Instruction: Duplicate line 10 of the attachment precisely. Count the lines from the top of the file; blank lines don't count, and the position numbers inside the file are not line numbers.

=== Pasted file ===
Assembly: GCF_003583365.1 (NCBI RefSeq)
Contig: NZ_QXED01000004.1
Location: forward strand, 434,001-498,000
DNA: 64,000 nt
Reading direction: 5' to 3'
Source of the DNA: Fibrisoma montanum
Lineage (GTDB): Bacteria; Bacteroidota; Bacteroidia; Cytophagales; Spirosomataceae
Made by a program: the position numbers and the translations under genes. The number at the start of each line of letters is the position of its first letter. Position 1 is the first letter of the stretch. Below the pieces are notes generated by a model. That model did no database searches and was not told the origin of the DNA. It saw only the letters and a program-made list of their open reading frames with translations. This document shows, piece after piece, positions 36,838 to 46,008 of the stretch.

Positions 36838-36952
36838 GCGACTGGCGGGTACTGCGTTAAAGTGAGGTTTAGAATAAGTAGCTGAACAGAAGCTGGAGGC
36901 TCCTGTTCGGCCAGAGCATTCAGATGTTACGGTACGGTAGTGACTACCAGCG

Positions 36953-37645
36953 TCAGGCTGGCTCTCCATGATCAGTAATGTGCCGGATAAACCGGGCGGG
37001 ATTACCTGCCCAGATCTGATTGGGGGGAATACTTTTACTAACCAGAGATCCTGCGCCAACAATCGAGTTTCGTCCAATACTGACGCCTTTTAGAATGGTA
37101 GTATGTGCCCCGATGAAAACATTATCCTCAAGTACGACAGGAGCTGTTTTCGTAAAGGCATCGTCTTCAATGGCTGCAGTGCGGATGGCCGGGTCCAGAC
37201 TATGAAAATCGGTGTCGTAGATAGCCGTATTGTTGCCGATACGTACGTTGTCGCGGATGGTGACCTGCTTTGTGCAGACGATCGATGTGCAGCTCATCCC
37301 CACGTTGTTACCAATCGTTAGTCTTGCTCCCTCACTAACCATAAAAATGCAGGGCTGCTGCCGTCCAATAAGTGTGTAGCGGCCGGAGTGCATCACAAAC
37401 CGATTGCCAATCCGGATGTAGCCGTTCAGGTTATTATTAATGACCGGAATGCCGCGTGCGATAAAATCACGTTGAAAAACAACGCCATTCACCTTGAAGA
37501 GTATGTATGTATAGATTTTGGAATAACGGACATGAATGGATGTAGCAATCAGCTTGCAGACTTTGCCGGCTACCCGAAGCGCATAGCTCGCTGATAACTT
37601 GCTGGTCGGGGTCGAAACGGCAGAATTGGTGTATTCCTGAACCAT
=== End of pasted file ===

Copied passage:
36838 GCGACTGGCGGGTACTGCGTTAAAGTGAGGTTTAGAATAAGTAGCTGAACAGAAGCTGGAGGC